REvil Arrests — Maybe

This week a pair of arrests happened in Ukraine, with a few hints that it’s related to REvil. Ukrainian officials have stated that the actor had been operating since March 2020, and demanding ransoms as high as $70 million. It would be quite ironic if it turns out that the most famous “Russian” malware gang was actually operating out of Ukraine.

Open Source Bug Bounties

The Linux Foundation and Google’s Open Source Security Team have worked together to create Secure Open Source Rewards. The new program is an open ended bounty for developers making security improvements to open source projects. This effort is a bit different from other bug bounties, as the emphasis isn’t on finding vulnerabilities, but work to prevent problems. Examples are things like adding continuous integration testing to a project, or adding code signing and verification.

To be a valid target for payable work, the project being improved needs to be widely used or considered critical. Follow the link for more information on those details. With potential payouts over $10,000, the potential payoff is worth the work. The big advantage to this project over conventional bug bounties is that less luck is involved here. Rather than hoping to find a vulnerability, there is no shortage of projects that need better testing and verification.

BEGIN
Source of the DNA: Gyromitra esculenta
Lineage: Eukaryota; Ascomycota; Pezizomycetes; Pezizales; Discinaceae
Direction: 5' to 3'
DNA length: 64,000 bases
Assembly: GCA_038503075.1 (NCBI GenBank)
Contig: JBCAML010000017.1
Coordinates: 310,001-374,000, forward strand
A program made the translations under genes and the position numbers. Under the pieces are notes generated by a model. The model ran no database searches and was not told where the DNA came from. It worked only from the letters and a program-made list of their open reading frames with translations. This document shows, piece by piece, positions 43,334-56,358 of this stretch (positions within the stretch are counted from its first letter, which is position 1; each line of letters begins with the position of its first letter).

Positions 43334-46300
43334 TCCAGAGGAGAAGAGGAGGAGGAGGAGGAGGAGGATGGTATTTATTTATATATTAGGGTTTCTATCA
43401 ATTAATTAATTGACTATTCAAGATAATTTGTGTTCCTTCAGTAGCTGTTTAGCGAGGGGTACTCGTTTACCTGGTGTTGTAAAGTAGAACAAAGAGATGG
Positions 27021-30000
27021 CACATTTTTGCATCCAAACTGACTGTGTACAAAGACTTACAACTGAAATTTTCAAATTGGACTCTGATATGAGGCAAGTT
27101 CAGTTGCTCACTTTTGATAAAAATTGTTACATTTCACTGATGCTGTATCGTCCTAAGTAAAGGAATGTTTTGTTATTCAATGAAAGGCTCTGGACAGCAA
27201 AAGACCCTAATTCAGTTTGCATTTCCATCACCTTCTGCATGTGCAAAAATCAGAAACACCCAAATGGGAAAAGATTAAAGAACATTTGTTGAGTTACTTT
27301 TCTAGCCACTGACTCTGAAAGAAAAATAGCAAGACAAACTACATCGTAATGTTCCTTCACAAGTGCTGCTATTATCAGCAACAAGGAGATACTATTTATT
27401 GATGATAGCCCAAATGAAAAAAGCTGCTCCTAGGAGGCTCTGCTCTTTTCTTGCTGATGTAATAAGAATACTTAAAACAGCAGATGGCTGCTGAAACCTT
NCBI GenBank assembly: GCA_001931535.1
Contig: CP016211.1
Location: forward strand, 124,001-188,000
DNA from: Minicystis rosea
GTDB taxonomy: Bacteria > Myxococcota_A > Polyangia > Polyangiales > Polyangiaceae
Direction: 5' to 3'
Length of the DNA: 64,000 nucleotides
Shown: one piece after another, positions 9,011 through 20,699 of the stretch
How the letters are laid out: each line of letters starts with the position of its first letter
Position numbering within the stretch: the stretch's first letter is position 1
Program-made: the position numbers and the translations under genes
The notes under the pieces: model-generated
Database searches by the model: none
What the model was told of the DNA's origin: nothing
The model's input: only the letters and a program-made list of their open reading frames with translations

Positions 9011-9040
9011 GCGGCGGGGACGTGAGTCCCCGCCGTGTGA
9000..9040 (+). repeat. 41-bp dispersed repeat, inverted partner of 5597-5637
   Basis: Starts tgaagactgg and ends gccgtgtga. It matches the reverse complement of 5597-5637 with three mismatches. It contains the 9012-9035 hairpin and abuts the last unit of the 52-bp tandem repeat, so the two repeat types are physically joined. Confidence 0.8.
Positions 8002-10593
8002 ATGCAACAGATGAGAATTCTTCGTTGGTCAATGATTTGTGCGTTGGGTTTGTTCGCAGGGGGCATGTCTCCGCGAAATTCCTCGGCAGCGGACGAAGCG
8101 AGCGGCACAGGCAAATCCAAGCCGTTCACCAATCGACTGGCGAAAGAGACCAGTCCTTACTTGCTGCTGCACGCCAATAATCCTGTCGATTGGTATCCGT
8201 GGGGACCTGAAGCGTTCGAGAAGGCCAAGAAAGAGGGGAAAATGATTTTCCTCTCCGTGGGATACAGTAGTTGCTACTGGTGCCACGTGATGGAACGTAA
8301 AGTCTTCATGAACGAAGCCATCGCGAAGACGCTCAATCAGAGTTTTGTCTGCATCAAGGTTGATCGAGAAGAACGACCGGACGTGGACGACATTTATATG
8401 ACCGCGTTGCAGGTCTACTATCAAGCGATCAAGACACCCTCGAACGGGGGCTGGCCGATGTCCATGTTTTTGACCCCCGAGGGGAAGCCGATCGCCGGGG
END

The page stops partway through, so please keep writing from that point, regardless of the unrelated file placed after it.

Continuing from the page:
The Ultimate Rickroll

[WhiteHoodHacker] has posted his write-up of Rickrolling his entire school district, in what must be the best senior prank of all time. It all started when our aspiring hacker was a freshman, and started scanning the district’s IP space. The result was a whole bunch of devices, many with improper security, like security cameras that could be viewed with no passwords. Those were eventually secured, but there was an IPTV system in place, and it was ripe for messing with.

The idea for a senior prank seemed to die with the COVID pandemic, but fate intervened, and in-class instruction resumed just in time. [WhiteHoodHacker] and his team dubbed the idea “The Big Rick”, and put together an impressive operation to pull it off. A combination of default passwords and vulnerable IPTV equipment allowed them to stream their bootleg video over multicast, and tell every TV and projector in the system to turn it on at the same time. The embedded video is glorious:

Now. As the write-up points out, this prank was technically a computer crime and it would have been all too easy for the school district to press charges. Becoming a felon because of a prank is a terrible way to start adult life. Thankfully, the district administration responded well, and this story ends happily.


Apple has responded to [Denis Tokarev], who released iOS zero days out of frustration with the Apple security team. Unfortunately Apple’s response doesn’t include fixes or workarounds, but just more assurances that they “are still investigating these issues”. In other words, nothing much has changed, and many security researchers are still frustrated.

OpenOffice has released 4.1.11, containing the fix for CVE-2021–33035, which we discussed last week. Just a reminder, that means that this vulnerability was available as a 0-day for about a week before this release.